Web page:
Saw Mill River Audubon holds an annual hike at Turkey Mountain the day after Thanksgiving. This year is my third. I haven’t yet hiked at any other point in the year, but at around this time, bird activity is nearly nonexistent. You’re in a short, heart-pumping hike but not an entertaining bird excursion. You’re met with infrequent calls from blue jays, titmice, chickadees, and white-breasted nuthatches but not much else. And you’re going to largely hear a lack of bird presence, really (the constant din of leafblowers will inhibit your listening ability). Hike leader Michael Madias – who also leads SMRA’s Second Saturday Brinton Brook hikes – can’t figure why. There seems to be enough food around the mountain (tulip tree seeds for one), and the power lines field provides different habitats. In contrast, Turkey Mountain does lack understory much like every other wood in Westchester thanks to deer overbrowsing. It’s also worth noting that Turkey Mountain is not an eBird hotspot.
In 2015, I observed 9 species and 32 individuals, the most interesting having been Eastern Bluebirds. In 2016, I observed 8 species and 47 individuals – only common year-rounders. I started this year’s hike not expecting much.
Our group was small, but actually twice as big as last year. Rudy from Brinton came along, and Miok and Roger, SMRA Monday morning walk regulars, were hiking Turkey Mountain for the first time. A special visitor also joined us: Chuck, an Indiana resident, an experienced birder, and a Sycamore Audubon board of director.
To summarize, this year’s observations went beyond my expectations, totaling 15 species and 49 individuals. Depressing in other places but not at Turkey Mountain! We were met with silence for much of the hike but managed to pass through a few winter flocks. I haven’t yet compiled an overall list, though our combined observations added 6 species this year. At the parking lot, a Hairy Woodpecker called. During the ascension, we heard a Common Raven croaking and a Pileated Woodpecker hesitantly calling. Miok also heard a Carolina Wren, which I missed since I’d plowed ahead of the group to keep up with Mike.
We spent at least 20 minutes on the summit (829 ft in elevation) resting and viewing distant sights, including the hazy, mirage-like Manhattan skyline.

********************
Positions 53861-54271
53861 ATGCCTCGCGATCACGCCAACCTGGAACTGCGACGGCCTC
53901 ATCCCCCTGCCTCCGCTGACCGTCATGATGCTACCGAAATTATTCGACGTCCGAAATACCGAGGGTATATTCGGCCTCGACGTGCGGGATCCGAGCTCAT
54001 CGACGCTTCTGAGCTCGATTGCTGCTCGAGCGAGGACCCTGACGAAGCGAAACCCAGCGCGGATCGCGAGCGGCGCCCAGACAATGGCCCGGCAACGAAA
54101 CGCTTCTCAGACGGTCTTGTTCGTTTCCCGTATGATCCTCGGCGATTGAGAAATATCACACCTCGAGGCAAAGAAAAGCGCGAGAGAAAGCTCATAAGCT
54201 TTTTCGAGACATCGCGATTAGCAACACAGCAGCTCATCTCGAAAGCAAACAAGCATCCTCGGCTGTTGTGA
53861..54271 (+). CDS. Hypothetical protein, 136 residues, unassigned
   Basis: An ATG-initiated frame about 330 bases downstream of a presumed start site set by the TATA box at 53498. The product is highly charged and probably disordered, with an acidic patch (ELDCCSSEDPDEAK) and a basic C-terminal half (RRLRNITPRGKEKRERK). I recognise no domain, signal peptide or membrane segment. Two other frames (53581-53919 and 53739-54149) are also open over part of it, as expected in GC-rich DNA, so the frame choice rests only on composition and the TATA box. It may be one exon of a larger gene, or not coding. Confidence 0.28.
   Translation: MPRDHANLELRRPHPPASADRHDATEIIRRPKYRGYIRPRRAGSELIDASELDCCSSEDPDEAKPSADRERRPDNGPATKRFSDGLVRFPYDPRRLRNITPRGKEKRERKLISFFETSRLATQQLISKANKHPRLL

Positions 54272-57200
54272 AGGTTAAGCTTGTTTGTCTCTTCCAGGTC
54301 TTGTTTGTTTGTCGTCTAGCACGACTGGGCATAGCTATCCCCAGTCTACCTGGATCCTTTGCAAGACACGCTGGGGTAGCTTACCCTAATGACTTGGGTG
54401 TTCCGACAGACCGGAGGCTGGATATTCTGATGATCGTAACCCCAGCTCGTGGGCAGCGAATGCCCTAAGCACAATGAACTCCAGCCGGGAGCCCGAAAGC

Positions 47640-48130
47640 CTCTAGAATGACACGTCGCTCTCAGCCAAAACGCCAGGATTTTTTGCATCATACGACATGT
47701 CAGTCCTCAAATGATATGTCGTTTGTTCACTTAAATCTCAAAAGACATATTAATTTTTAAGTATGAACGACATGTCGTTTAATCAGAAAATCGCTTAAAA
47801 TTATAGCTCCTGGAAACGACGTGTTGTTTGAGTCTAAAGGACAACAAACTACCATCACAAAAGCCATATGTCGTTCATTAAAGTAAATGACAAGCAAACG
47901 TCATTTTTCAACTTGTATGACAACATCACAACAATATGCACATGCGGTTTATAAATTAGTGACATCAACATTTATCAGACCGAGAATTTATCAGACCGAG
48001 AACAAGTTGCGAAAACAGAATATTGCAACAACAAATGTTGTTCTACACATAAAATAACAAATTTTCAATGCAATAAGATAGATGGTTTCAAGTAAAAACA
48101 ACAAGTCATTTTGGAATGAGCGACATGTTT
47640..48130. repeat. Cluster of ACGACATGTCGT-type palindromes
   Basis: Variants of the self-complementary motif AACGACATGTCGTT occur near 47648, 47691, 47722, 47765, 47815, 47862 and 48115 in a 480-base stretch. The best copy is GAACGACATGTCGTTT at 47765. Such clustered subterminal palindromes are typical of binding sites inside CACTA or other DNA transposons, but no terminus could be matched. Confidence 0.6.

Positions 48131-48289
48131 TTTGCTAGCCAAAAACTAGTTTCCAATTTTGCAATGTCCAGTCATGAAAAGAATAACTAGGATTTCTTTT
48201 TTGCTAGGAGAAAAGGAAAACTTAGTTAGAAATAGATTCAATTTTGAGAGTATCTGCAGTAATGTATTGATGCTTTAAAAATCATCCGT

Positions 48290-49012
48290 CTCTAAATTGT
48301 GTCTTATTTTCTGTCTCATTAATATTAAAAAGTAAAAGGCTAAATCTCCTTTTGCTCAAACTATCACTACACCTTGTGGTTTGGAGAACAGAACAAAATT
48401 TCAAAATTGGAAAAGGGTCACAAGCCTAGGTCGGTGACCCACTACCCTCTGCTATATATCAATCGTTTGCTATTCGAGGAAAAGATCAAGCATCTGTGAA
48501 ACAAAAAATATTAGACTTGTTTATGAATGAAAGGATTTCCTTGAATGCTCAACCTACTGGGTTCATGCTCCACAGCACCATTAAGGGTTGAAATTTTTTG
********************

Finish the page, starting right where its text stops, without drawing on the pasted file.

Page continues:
Soon after we started descending, Chuck thought he heard the “mew” call of a Yellow-bellied Sapsucker. Perhaps the second of the hike since he thought he heard one on our way up. Playback yielded nothing. Wishful thinking, he noted. A sapsucker certainly would have been noteworthy.
Not long afterward, we saw a small flock of bluebirds low in the trees, diving for whatever food they found on the ground. Not an addition, though bluebirds are always a wonderful sight. The late-morning clear sunshine illuminated the males’ bright blue and orange plumage.
Pinnacle activity occurred towards the end. Several more each of blue jays, red-bellied woodpeckers, and whitehatches, plus the first-of-the-hike downies and a Northern Flicker, made much noise from all around us. Mike got on a large black bird soaring fast high above the canopy, but the rest of us couldn’t see anything but blue sky. “It was probably an eagle, or maybe it was a Turkey Vulture,” he said. “Maybe it was a floater in your eye,” Chuck commented.
Meanwhile, I noticed how silent the woods became. Shortly, as if answering a question, Mike saw a Red-tailed Hawk flying through the trees. It perched in an oak some hundred feet away, streaked white breast blazing bright. Not everyone could see it with so many branches in the way, but when it took off (and for good), the hawk was then seen by all.
We’ll see what Turkey Mountain has in store next Thanksgiving!